Lit­tle short-term po­ten­tial in floun­der­ing Jays squad

Lo­cal die-hard Blue Jays fans may have long wait ahead be­fore team achieves great­ness

Sackville Tribune - - SPORTS - Wal­lie Sears Write Call

Re­mem­ber Alex An­thopou­los? Yep, he’s the man who patched to­gether a more- than- de­cent lineup that took the Toronto Blue Jays to a pair of league play­off fi­nals.

Well, now he is in At­lanta and re­build­ing the Braves into a pow­er­house, one that threat­ens to win its sec­ond con­fer­ence cham­pi­onship in 2018-19.

And to en­sure that hap­pens, he has just signed one of the great­est ath­letes to ever per­form with the Blue Jays.

Now the gen­eral man­ager of the Braves, An­thopou­los has guar­an­teed his team an out­stand­ing power hit­ter in the mid­dle of the lineup who can also play third base with the best of them.

And for his ser­vices this com- ing sea­son, Josh Don­ald­son will re­ceive a tidy $23 mil­lion. Not bad for an ag­ing star. But, oh, how he could in­spire Cana­dian base­ball fans if he had re­mained in Toronto.

You may re­mem­ber he ex­pe­ri­enced one in­jury af­ter an­other and barely got on the field the en­tire 2017-18 cam­paign. It now ap­pears, ac­cord­ing to com­ments, he felt the Blue Jays’ train­ing staff was way off base and failed to pro­vide the proper treat­ment. It def­i­nitely didn’t take long for him to re­turn to the field and to show his great tal­ents late last sea­son af­ter be­ing traded to Cleve­land.

It’s ap­par­ently true that An­thopou­los drained the farm sys­tem in or­der to ob­tain play­ers like Don­ald­son but he filled the seats with 50,000 fans on a fairly reg­u­lar ba­sis. Last year that num­ber was no­tably less and the new man­age­ment, while re­stock­ing the farm, has ac­com­plished lit­tle in plac­ing a com­pet­i­tive team on the field; they had their worst sea­son in well over a decade last year.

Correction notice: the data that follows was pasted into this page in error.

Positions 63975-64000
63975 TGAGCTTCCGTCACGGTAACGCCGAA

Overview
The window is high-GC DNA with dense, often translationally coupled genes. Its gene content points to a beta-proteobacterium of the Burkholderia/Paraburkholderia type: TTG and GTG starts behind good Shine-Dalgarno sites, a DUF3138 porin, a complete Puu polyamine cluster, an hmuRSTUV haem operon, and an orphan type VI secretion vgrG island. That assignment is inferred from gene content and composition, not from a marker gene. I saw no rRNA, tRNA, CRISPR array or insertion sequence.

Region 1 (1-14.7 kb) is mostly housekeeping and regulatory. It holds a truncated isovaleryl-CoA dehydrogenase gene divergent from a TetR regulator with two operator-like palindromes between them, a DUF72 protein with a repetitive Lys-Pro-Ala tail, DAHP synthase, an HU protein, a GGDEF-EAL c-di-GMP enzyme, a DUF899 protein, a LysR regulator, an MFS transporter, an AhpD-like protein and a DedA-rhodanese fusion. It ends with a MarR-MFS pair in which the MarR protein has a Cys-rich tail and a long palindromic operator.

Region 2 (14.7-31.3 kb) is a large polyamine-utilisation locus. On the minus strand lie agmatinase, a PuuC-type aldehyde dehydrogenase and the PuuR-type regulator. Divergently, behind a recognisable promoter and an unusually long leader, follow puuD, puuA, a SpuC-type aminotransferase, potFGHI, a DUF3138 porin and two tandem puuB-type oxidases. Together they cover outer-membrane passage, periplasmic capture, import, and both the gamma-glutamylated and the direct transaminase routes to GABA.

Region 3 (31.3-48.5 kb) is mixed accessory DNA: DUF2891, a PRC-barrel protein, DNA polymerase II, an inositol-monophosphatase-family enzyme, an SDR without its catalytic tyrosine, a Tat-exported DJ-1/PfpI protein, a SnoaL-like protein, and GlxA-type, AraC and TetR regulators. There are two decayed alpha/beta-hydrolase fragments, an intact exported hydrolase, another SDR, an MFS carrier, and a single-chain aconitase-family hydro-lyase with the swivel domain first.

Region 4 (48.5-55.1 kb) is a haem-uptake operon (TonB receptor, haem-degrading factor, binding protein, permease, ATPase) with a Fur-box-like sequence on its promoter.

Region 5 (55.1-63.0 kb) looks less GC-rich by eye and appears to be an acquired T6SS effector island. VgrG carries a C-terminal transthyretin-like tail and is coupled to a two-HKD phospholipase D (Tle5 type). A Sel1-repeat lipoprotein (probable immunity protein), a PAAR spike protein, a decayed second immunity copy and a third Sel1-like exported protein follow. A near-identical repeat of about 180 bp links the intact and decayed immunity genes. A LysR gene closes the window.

And fans aren’t buy­ing prom­ises of great­ness nor are they rush­ing to snap up sea­son’s tick­ets as they view their team as one in dis­ar­ray. And they love Alex An­thopou­los so much, he re­ceived over­whelm­ing ap­plause when he ap­peared in Rogers Cen- tre last sea­son.

Cer­tainly, the Jays’ man­age­ment have made some moves but mostly in the coach­ing ranks. Char­lie Mon­toya will serve as the new man­ager, re­plac­ing John Gib­bons, and is be­ing well re­ceived. Only the pitch­ing coach and third base coach are be­ing re­tained, with new peo­ple in place they hope will help spark a resur­gence.

But Blue Jays watch­ers – the so-called ex­perts – see lit­tle short­term fixes be­ing un­der­taken. In the long term, it ap­pears as though a good many young men who have de­vel­oped their skills in the mi­nors could make an im­pact. But will the fans and spon­sors be pre­pared to wait that long?

This com­ing sea­son should see some in­ter­est­ing things tak­ing place but it’s un­likely the pos­i­tives will come from the pitch­ing staff. Ac­cord­ing to the ex­perts, the Jays will be go­ing on hope – hope that Mar­cus Stro­man will have a come­back and that Aaron Sanchez will re­cover from in­juries long enough to throw up some good num­bers. Af­ter that, who knows?

And so, Canada’s team is drift­ing at mid sea and the life rafts seem a lit­tle leaky.

Even with so many neg­a­tive vibes em­a­nat­ing around MLB about the hopes for the Jays, you can count on a good many fans right here in Sackville liv­ing and dy­ing on every pitch. Let’s hope man­age­ment can find and sign one or two re­li­able pitch­ers be­fore it’s too late.

Per­haps those diehard lo­cals might con­sider tak­ing up golf or ten­nis for the next cou­ple of sea­sons.

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